Seediness, Regret and Horror

The Authentic Touch,
James Kirkup [70pp, 7.99, bluechrome]
& the concept of zero, christopher brooke [93pp, 7.99, Cinnamon Press]

Interesting to compare covers and titles:

James Kirkup's cover shows a sepia and purple shot of a boxer's back, in what looks like a 'sports' club by a pub in a back-street of Bermondsey; most striking is the brutal strip light, illuming a tattoo on the boxer's back. There are connotations of mixing high and low art, homoeroticism (pace Genet and Morrissey) and a studied isolation. The title suggests a search for genuine communication, which could be physical. 

The first poem, 'For Whom do I Write', reinforces this last impression:

     ...Is there no one there?
     I cannot give up calling
     in case there is one -
    just one - who hears what I say,
     and lets me hear its echoes.

Almost trite, apart from that last line, which intrigues and opens things up. Many of his poems do this, using a certain formal regularity (especially in verse structure) and yet containing a nagging darkness and sense of irresolution. Sometimes the language is too cliched to carry it off; for example, using obvious phrases like 'Memory, a ship of fools...', or relying too heavily on chiaroscuro effects of light and shade.

But many of the poems create a depressed and convincing feeling of seediness and regret:

     An asthmatic pink-pleated accordion -
     'portable musical instrument possessing
     bellows, metal reeds, keyboard &/or buttons' -
     sadly drawing and painfully expelling

     its panting breaths is trying to impose
     sweet quavering quavers on the noise
     of an indifferent shopping mall, while
     the musician hides his face in its embrace.
          ('A Human Voice')

And the best work is when this skill combines with a gift for characterisation, in poems about isolated or misunderstood intellects (Mallarme, Nietzsche, Baudelaire) grappling with the dawning mass culture of herd instinct and collective consciousness:

     Silence in the ranks.
     Mallarme opened the classroom door
     and the boys filed in
     that smell of chalk dust, frying fat,
     youthful sweat, unwashed clothes,
     followed by their teacher of English.
          ('Mallarme en Classe')

In fact, there is a delightful sense of disgust and aesthetic aloofness in some of the poems, which gives a curmudgeonly feeling and energy to the writing, as if the poet can't be bothered to appear likable and have 'worthy' opinions. I wish he did this more, in poems where he isn't wearing masks of other characters.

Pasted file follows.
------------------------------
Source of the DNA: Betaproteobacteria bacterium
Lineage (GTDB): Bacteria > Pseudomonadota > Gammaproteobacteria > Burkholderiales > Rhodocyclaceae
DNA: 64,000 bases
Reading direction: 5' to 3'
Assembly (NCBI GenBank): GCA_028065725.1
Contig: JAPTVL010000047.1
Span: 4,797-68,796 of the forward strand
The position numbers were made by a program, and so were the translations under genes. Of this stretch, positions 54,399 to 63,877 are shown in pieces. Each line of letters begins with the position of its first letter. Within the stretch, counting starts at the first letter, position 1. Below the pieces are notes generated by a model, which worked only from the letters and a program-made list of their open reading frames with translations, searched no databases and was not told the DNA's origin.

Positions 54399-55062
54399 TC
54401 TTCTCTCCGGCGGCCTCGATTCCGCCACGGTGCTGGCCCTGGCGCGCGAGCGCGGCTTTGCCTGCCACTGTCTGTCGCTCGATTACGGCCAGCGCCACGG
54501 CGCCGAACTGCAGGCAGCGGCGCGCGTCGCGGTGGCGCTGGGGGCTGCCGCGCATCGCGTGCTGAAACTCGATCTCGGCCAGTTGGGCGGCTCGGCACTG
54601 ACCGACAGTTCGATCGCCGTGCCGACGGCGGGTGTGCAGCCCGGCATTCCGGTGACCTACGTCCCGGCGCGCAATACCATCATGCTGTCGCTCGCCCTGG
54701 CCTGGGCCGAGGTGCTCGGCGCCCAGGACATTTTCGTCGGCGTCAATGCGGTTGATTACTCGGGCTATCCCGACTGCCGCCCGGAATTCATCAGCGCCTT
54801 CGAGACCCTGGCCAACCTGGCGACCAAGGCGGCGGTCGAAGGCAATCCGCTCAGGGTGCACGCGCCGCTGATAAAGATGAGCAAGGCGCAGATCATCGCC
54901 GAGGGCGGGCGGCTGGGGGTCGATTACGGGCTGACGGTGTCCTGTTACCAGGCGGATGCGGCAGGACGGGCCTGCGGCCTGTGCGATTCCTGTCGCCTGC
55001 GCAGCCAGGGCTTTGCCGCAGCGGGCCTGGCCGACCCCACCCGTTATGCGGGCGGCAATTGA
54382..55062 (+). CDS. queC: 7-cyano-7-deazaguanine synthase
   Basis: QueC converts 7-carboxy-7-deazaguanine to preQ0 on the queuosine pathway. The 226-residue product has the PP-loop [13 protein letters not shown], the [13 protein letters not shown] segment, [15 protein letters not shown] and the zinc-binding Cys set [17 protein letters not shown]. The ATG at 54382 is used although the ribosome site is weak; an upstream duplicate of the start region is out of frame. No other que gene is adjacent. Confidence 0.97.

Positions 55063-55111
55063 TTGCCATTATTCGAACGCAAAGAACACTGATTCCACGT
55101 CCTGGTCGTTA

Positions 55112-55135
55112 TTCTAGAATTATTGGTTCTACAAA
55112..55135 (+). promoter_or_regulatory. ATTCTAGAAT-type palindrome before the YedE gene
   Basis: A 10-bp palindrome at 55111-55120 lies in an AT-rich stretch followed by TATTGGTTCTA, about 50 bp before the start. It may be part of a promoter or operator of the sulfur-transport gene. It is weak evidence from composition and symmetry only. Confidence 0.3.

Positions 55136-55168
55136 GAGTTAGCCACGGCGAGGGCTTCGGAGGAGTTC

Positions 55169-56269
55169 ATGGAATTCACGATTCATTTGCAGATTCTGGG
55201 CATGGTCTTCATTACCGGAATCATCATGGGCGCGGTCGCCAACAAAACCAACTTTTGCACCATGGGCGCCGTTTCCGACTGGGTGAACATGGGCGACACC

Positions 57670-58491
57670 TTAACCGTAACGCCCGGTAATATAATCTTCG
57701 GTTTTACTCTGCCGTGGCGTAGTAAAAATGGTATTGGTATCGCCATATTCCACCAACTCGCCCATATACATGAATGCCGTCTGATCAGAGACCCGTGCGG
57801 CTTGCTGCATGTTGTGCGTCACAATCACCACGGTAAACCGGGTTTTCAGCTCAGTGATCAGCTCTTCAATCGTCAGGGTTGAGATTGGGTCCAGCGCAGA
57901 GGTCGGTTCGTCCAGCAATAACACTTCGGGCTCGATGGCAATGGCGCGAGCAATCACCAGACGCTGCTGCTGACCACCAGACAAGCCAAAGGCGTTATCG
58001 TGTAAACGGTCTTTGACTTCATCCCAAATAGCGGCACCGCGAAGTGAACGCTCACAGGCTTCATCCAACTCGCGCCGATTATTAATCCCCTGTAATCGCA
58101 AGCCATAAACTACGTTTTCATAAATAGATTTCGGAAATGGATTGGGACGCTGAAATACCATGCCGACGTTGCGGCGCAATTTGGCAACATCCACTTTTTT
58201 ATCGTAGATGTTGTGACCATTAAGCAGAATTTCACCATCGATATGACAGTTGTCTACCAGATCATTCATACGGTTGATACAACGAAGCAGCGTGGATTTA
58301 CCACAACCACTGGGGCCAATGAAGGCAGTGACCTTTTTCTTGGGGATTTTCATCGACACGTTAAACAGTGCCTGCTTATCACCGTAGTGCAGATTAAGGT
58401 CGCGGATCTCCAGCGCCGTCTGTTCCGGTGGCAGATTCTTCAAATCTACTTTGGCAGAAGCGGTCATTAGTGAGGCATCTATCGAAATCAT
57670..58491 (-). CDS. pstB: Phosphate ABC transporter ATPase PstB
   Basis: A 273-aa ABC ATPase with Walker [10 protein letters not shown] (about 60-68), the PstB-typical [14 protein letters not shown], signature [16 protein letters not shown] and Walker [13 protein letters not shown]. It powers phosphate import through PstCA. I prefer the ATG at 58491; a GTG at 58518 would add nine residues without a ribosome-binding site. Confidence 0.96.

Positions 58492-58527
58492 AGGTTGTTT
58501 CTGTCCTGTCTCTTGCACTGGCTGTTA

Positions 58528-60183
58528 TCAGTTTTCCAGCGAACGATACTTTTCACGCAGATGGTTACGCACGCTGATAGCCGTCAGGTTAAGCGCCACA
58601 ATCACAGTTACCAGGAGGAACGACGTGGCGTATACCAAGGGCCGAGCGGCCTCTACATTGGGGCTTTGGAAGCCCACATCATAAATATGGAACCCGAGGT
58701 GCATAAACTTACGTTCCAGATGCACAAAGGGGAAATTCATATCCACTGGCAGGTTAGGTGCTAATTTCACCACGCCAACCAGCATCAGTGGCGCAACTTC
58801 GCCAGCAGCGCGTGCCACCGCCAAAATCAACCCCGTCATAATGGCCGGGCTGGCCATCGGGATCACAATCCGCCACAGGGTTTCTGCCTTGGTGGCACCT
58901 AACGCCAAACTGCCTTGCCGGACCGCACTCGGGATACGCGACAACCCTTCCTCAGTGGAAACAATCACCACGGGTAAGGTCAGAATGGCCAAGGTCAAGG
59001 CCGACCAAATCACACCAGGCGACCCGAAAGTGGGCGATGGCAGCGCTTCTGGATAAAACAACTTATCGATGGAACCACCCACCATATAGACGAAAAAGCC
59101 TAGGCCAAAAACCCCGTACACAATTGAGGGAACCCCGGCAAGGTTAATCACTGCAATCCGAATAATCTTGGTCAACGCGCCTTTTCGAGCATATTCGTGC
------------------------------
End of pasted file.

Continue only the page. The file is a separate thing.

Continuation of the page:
Christopher Brooke's cover (the use of lower case for his name an irritation) is almost abstract, a square zero in what looks like cement; which fits with the almost portentous title - 'concept' and 'zero' being words with surprisingly little impact. The 'concept of zero' presumably alludes to the introduction of zero by whichever ancient civilisation it was - I know it's always being mentioned by Trevor Phillips to show how much the disgraceful English people owe them. All very zeitgeist or whatever horrible word is used.

The cover blurbs suggest 'a distinctive perspective on his experience'. Stylistically this is true, with a mastery of fast moving poems, capturing speech and incident from various Cardiff locations. The titles of the poems are also a real delight: 'the circus is hiring'; 'chips in slippers'; 'stats is stats backwards' and (my favourite) 'I want to meet a woman whose mother knows she smokes':

     nothing superb, but you get bored
     looking at the pavement
     and listening to the usual croaks
     from the drunk boys
     yelling at cyclists on a day
     filled with rugby, or
     whatever their game is:


      no doubt, hilarious... 
Peter Finch's embarrassing introduction - with wild comparisons to William Carlos Williams and Frank O'Hara, and the distasteful sense of an old hippy learning new drug slang - correctly describe this as a poetry of velocity; although I don't find the use of direct speech itself as interesting as Finch seems to think, nor the prices for blowjobs in Cardiff's red-light district. It all smacks a bit of walking on the wild side to show how 'street' you are. What does work well is the interjection of personal asides as punctuation in the fantastic flow - I love that 'no doubt, hilarious' or (later in the same poem) a floating 'who knows'.

In fact, I don't think there are enough of these authorial asides. When we're reading work which consciously features all this grime and drug detritus, don't we need a sniff of the writer's moral perspective - including of disgust? Sure I'm being judgemental, but only an idiot actually wants to live around crack dealers or hookers. Of course, many people have no choice; but let's not present that as worthy or 'real life' just because it's a fucking nightmare.

I guess I'm saying that voyeurism motivates work like this. And I've nothing against honest voyeurism, which admits it's fascinated by the horrors for their own sake, and maybe even laughs at this nightmare.

To be fair, Brooke's doesn't glamorise or wallow in how 'real' this all is:

     she's the sort of thing you'd be
     arrested for, and cries of i thought
     she were of age
don't mean jack
     round here, even if she is black,
     she's still a 15yo kid; and you are
     bloody lucky that the coppers got
     to you before the others did -
     i know my facts aren't always straight, but
     i wouldn't be recording this if
     everything was okay.

      (chips in slippers)

But personally, I think the idea of just recording this is slightly dishonest. The real reason he's writing about it is how fascinating it is - the horror, the horror and all that.

             Paul Sutton 2007